A Fundamental Dichotomy
MARTIN: Would you regard being reserved as a good or a bad thing?
DONAL: Why do you ask?
MARTIN: Well, I recently read of the British temperament being described by no less a writer than Anthony Burgess as frightfully eclarté but, nevertheless, preferable to the French one, which, as you know, is rather the opposite.
DONAL: Ah, I see! And presumably you don't know whether or not to agree?
MARTIN: No, I suppose not.
DONAL: Well, in my opinion, the French temperament is preferable to the British one, even though it has its nasty side. And I regard it as preferable because it reflects an uninhibited approach to life which indicates a divine rather than a diabolic orientation.
MARTIN: I'm not sure that I follow you.
DONAL: Doubtless because you are unaware that to be reserved is a star-like tendency in which one is shut off from other people in one's own little consciousness, in the assertion of one's individuality and separateness. The stars, corresponding to the diabolic roots of evolution, tend to diverge from one another ... rather than to converge towards one another, to contract rather than to expand. Well, a temperament described as eclarté does pretty much the same thing, since other people are not seen as presences to converge towards but, on the contrary, as something to avoid. One prefers to remain imprisoned within one's own identity, reserved in one's conduct and speech. The other person isn't someone to open up to but, more usually, someone to fear as a potential enemy or competitor.
MARTIN: Yes, but one can open up to people in a nasty way, abusing them with foul language, and I am sure the estimable writer I read had that in mind when he described the British temperament as being preferable to the French one.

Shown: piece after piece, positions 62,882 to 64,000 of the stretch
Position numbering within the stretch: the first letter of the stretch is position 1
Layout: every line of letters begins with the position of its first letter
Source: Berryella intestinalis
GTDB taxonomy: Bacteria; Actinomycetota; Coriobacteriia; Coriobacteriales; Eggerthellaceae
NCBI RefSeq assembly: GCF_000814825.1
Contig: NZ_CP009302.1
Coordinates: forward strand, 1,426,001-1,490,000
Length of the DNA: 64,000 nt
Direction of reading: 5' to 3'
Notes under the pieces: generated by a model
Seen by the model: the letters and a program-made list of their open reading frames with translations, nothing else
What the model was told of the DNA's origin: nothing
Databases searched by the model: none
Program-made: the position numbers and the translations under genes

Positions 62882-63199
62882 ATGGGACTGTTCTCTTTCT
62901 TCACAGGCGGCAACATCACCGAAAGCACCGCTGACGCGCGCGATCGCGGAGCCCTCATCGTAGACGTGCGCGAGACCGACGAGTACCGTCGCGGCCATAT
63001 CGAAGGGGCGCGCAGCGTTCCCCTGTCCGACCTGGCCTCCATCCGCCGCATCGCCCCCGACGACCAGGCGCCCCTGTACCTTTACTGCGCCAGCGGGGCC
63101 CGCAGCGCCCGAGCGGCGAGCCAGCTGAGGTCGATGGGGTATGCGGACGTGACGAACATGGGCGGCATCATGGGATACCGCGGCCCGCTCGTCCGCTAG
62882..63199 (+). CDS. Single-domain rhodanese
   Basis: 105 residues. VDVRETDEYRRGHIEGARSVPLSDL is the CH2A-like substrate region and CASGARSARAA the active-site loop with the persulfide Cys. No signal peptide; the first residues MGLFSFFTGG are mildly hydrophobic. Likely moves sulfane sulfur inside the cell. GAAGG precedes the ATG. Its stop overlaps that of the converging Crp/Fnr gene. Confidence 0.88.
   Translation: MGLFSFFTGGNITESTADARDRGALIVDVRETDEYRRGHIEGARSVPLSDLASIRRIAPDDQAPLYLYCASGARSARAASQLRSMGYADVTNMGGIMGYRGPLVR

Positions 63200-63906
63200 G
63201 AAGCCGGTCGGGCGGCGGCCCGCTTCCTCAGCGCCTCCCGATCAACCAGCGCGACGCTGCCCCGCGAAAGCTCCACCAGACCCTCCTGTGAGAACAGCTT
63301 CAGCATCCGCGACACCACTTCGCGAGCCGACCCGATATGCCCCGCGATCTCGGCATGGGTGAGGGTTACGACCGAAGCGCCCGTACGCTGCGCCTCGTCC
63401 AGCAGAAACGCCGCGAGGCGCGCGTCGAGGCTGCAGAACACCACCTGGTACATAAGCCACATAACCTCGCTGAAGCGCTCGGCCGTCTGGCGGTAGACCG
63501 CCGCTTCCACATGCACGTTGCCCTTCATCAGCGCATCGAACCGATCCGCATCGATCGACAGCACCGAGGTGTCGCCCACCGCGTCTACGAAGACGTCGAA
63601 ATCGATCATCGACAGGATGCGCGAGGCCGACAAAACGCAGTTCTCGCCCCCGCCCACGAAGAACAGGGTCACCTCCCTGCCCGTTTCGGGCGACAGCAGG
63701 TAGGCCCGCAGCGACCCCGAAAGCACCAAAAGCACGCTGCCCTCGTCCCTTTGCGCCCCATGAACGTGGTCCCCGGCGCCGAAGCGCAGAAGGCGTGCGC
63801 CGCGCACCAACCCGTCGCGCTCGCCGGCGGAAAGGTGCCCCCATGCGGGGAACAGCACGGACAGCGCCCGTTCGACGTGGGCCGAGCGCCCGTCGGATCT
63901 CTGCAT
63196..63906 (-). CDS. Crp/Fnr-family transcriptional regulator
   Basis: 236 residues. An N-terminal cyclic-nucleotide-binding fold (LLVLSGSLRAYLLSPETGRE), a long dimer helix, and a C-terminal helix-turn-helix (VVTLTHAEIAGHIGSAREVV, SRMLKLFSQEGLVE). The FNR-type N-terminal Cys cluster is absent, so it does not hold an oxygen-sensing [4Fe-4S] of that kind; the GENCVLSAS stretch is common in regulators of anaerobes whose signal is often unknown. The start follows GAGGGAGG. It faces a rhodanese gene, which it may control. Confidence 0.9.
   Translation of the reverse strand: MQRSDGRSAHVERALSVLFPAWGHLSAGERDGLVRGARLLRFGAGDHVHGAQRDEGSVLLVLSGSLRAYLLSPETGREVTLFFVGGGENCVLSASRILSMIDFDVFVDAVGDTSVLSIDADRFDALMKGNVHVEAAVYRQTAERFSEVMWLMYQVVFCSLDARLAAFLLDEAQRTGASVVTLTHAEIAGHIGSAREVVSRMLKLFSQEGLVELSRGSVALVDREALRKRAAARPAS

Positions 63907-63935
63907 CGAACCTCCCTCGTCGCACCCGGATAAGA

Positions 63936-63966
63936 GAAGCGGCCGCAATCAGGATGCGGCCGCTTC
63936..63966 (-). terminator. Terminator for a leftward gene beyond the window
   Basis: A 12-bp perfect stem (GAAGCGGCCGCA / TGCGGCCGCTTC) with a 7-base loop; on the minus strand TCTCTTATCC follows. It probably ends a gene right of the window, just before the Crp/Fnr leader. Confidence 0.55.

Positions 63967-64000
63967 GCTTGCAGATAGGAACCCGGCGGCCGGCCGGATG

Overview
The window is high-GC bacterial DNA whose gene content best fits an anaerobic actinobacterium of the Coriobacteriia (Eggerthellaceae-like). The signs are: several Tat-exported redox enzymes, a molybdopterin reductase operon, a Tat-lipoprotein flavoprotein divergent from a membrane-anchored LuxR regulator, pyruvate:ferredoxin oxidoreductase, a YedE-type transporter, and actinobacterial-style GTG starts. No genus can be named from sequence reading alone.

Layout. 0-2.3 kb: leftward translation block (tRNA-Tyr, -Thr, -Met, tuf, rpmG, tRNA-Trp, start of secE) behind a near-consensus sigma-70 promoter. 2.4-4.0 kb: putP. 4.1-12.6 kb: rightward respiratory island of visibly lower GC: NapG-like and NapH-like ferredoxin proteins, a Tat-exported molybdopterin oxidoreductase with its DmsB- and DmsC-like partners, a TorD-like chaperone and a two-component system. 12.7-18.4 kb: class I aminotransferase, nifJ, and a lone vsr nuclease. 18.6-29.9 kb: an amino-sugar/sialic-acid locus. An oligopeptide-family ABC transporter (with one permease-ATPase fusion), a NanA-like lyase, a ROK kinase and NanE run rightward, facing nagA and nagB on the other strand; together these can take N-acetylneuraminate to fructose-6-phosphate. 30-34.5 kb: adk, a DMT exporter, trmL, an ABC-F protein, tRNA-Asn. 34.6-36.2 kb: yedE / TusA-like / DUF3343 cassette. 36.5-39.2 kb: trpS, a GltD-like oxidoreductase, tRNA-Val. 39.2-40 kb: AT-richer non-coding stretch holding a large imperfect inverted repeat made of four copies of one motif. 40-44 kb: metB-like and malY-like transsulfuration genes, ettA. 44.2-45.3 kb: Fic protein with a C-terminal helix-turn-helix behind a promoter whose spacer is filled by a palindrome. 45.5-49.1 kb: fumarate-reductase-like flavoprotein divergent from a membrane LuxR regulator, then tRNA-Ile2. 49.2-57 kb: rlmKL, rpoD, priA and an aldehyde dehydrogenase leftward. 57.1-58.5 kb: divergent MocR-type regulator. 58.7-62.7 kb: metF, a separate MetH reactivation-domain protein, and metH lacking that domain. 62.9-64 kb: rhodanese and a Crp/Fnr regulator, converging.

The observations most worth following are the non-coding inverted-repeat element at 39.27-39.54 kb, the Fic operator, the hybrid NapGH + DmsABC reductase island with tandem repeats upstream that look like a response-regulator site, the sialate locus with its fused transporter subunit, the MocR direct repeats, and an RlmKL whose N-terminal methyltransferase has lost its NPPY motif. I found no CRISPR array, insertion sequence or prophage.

DONAL: Maybe he did. But such unpleasant speech is simply the reverse side of opening up to others in a pleasant way, and needn't imply that an uninhibited attitude to people is necessarily bad. At least one is prepared to acknowledge others and to impose one's soul upon them, which is arguably better than to ignore them altogether, as if they didn't exist or were so many inferior creatures, scarcely human. One embraces others spiritually, drawing them into one's world, affirming the communion of human beings, the fact that, although possessing distinct bodies, they are in some sense linked together mentally and should share a common aspiration towards spiritual unity. Being reserved is to deny this, to prefer the separate to the unitary, the individual to the collective. Of course, there are times when it is expedient to be reserved, when an uninhibited attitude to others would be foolhardy or simply out-of-place. But I cannot agree with your author that a reserved temperament, such as the British are alleged to possess, is preferable to an unreserved one.